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Article ID: 553521

Researchers Plan Environmental Observatory to Track Impacts of Climate Change in the Lower Mississippi River Delta

Tulane University

Tulane University researchers and the U.S. Geological Survey (USGS) are planning to develop an "environmental observatory" in the lower delta of the Mississippi River to study the impacts of climate change on this region of wetlands and waterways that is vulnerable to devastating storms such as 2005's Hurricane Katrina.

Released:
19-Jun-2009 1:00 PM EDT
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Article ID: 553523

Zen Garden Offers Quiet Space At St. Lawrence University

St. Lawrence University

St. Lawrence University's Japanese-style Zen garden is both teaching space and a place for over-stressed students to take a break for some quiet reflection.

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19-Jun-2009 1:00 PM EDT
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Education

Article ID: 553525

St. Lawrence Offers 'Green' Back-to-School List

St. Lawrence University

As tempting as those "back-to-school" departments in stores are, students interested in living a "green" life at college should consider a different "must-have" list than the one offered by most colleges. St. Lawrence University has an eco-aware version.

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19-Jun-2009 1:00 PM EDT
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Education

Article ID: 553527

Grinnell College Green Initiatives

Grinnell College

Grinnell College Campus Environmental and Safety Coordinator Chris Bair is available to talk to reporters about Grinnell's campus sustainability efforts and student-led green initiatives.

Released:
19-Jun-2009 1:00 PM EDT
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Education

Article ID: 553528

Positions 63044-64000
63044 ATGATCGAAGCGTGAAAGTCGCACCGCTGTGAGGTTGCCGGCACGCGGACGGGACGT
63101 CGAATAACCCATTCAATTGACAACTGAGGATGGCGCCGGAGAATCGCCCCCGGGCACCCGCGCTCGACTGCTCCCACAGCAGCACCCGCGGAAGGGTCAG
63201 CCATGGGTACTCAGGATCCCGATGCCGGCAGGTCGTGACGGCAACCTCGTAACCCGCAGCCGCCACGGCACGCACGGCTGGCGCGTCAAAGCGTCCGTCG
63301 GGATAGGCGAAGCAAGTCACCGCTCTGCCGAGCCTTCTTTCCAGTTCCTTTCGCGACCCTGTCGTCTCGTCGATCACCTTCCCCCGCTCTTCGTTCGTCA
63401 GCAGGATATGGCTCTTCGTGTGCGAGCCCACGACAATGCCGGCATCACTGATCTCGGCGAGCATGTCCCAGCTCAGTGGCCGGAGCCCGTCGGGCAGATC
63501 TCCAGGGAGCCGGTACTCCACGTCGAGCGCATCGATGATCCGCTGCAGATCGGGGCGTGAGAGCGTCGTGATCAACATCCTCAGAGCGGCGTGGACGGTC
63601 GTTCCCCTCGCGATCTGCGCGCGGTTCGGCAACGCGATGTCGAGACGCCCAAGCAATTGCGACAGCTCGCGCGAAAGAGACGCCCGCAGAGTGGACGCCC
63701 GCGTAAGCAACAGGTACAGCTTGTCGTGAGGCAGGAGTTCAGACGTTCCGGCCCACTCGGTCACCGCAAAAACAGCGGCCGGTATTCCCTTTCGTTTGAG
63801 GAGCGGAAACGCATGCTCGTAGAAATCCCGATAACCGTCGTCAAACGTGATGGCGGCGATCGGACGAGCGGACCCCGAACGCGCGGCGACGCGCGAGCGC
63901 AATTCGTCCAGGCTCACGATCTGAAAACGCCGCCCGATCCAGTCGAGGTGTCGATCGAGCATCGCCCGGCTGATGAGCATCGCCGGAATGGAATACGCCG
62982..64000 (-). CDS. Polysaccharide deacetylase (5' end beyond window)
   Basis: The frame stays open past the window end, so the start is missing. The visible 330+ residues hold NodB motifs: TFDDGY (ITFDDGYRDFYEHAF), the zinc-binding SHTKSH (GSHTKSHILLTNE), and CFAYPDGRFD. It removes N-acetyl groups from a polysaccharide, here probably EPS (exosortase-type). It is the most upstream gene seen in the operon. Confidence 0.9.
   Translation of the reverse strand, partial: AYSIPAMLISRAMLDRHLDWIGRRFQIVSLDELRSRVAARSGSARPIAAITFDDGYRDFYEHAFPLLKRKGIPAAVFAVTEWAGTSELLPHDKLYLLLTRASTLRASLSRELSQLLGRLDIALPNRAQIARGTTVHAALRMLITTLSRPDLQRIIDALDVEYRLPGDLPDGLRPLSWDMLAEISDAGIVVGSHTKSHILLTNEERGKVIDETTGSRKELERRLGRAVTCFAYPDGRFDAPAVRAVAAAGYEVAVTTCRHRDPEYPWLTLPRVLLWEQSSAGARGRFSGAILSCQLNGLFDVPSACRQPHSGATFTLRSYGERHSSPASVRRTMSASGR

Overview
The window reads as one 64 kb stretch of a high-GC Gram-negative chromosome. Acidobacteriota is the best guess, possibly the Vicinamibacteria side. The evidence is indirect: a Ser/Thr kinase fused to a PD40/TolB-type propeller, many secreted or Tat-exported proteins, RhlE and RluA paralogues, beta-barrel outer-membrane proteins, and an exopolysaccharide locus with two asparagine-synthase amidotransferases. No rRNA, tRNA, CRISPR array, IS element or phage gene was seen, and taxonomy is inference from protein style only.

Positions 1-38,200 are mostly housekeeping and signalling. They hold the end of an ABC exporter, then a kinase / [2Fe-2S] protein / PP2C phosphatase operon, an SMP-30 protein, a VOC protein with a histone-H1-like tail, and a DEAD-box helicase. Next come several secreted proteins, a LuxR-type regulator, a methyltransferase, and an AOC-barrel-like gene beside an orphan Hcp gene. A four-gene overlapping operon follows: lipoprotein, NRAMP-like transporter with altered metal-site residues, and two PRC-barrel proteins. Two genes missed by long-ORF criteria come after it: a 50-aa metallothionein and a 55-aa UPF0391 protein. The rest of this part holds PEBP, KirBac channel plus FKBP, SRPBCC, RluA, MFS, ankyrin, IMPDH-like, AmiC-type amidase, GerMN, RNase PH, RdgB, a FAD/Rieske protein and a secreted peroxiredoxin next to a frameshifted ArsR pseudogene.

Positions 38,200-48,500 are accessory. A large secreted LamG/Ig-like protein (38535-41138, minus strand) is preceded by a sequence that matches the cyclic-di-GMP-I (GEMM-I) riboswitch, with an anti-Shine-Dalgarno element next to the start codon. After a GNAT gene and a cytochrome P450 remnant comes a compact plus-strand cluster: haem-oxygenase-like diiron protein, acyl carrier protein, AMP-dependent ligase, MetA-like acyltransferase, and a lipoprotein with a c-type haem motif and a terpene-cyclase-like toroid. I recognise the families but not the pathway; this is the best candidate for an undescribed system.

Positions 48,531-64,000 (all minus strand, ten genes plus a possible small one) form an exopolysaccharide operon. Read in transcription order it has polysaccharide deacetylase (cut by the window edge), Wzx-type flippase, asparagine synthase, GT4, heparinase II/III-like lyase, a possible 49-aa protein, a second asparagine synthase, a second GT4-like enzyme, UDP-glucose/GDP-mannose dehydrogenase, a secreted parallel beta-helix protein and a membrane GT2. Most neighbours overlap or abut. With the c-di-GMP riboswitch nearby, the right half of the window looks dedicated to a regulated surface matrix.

Ancient Drought and Rapid Cooling Drastically Altered Climate

Ohio State University

Two abrupt and drastic climate events, 700 years apart and more than 45 centuries ago, are teasing scientists who are now trying to use ancient records to predict future world climate. The events - one, a massive, long-lived drought and the other, a rapid cooling that accelerated the growth of tropical glaciers - left signals in ice cores and other geologic records from around the world.

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19-Jun-2009 1:00 PM EDT
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Article ID: 553531

Green Chemistry and Your Health

NIH, National Institute of General Medical Sciences (NIGMS)

The National Institute of General Medical Sciences (NIGMS), part of the National Institutes of Health, supports researchers who are designing new, more efficient chemical reactions that can also aid the environment by preventing waste, reducing energy usage and minimizing the use and creation of hazardous compounds.

Released:
19-Jun-2009 1:00 PM EDT
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Article ID: 553545

TMS 2010 Annual Meeting and Exhibition to Feature a Materials & Society Technical Program

TMS (The Minerals, Metals & Materials Society)

With global focus intensifying on alternative and renewable energy solutions to satisfy both environmental and policy issues, presenters are being sought for the Materials and Society technical programming at The Minerals, Metals & Materials Society's (TMS) 2010 Annual Meeting & Exhibition. The deadline to submit an abstract is July 15.

Released:
19-Jun-2009 1:00 PM EDT
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Article ID: 553575

Troubled Waters: Low Apalachicola River Flow May Hurt Gulf Fisheries

Florida State University

Reductions in the flow of the Apalachicola River have far-reaching effects that could prove detrimental to grouper and other reef fish populations in the northeastern Gulf of Mexico, according to a new Florida State University study that may provide new ammunition for states engaged in a nearly two-decade water war.

Released:
19-Jun-2009 1:00 PM EDT
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Article ID: 553577

Pollution-resistant Microorganisms Key to Detecting Water Contamination in Southern Waterways

Middle Tennessee State University

Armed with a $165,000 EPA grant, one MTSU geosciences professor is embarking on a study that's focused on determining water pollution based on the presence of two hard-shelled, hardy microorganisms. She's found the organisms in Florida rivers that are used regularly by people in the area, and now, she's launching a similar study in Virginia.

Released:
19-Jun-2009 1:00 PM EDT
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Article ID: 553491

Help for Climate-Stressed Corals

Wildlife Conservation Society

Banning or restricting the use of certain types of fishing gear could help the world's coral reefs and their fish populations survive the onslaughts of climate change according to a study by the ARC Centre of Excellence for Coral Reef Studies at James Cook University, the Wildlife Conservation Society, and other groups.

Released:
17-Jun-2009 3:40 PM EDT
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